Limited Time Offer: Free Download with iPhone App Purchase — Japanese Dialogues

Japanese Dialogues App

Buy our new Dialogues apps and get up to three free downloads!(see below for details; offer good until September 1, 2012)

I’ve been working with Paul Stevenson from the Australian software development company Dependency on a few projects. Our first collaboration are these two apps.

Watch the video demostrating just what it can do!

And I couldn’t be more excited about it. Have you ever wanted to press pause or do an instant lookup on a word while listening to two native Japanese speakers conversing? With this app you can.

Every word is defined and explaned. Every line and every vocabulary word has a sound file–over 1,500 sound files! And even better, if you buy one or both of these apps, I’d like to give you a free download. (still see below)

Today, I woke up to discover that these two apps were even covered in an article by Japan Today.

  • Every word in every dialogue is defined with recordings by native speakers
  • Tap a single line to hear just that
  • Tap the play button to hear the dialogue read naturally, line by line
  • Turn on “pause for repetition” to practice speaking what you are hearing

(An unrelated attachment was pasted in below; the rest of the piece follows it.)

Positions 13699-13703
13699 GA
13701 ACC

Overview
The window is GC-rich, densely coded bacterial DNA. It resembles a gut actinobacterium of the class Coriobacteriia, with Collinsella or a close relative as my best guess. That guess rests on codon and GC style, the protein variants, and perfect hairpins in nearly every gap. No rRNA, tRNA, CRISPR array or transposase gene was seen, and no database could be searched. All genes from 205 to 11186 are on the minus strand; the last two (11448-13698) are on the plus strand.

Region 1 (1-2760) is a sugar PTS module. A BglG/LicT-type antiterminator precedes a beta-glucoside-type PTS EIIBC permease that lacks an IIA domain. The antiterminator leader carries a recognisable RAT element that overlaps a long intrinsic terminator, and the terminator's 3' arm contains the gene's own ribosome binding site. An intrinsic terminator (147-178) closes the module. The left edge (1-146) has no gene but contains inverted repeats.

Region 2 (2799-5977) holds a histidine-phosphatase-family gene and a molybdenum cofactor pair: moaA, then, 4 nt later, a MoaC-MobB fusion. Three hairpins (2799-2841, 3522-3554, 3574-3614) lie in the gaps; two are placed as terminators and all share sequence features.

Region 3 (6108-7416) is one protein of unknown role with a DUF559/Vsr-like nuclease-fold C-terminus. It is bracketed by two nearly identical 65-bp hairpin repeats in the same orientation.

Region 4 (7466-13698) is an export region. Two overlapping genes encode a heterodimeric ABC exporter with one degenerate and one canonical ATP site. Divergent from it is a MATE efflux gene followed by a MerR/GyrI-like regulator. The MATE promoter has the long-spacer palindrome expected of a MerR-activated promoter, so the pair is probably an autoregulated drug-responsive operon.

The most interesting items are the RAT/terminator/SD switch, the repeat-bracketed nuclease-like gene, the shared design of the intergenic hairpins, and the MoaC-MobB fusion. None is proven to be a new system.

• Hide / show romaji and English translation in the Options Menu
  • Universal App for iPod Touch, iPhone, and iPad
  • Retina display for iPhone and iPad also included
  • Over 1,500 sound files

I really feel like this is a great resource for students of Japanese. I wish I had something like this when I was starting out. If you are a beginner or upper beginner wanting to understand sentence structure as well as wanting to pick up essential vocabulary in daily conversation, please check these apps out.

Japanese Conversation through Dialogues for Beginners

Japanese Conversation through Dialogues for Upper Beginners

FREE DOWNLOAD OFFER: [Expires September 1, 2012]
If you do decide to buy any of the apps, please email me (clay at your iTunes receipt and I’ll send you the links to up to three of our popular dialogues downloads. We’ve spent countless hours massaging some of the data (just a small portion of all you get in the iPhone apps!) into downloads that sell from $4.99 to $8.99 each.

  1. If you buy one of the Dialogue iPhone apps, I’ll send you one of the downloads (you can choose)
  2. If you buy both Dialogue iPhone apps, I’ll send you all THREE downloads.

The downloads include a PDF, Kindle, and Nook version as well as all the MP3s for those dialogues. It is just another conveniant way for you to learn.

In short, watch the video, get the app(s), then email me your receipt.


101 Common Japanese Idioms iPhone App Released!


Apple finally released our second iPhone app today.

This one is on 101 Common Japanese Idioms (just in case you didn’t read the title of this blog post) and is best suited for upper beginners up. However, even beginners can use the romaji and extensive notes.

This app uses mostly the same architecture as the original one but with a few improvements.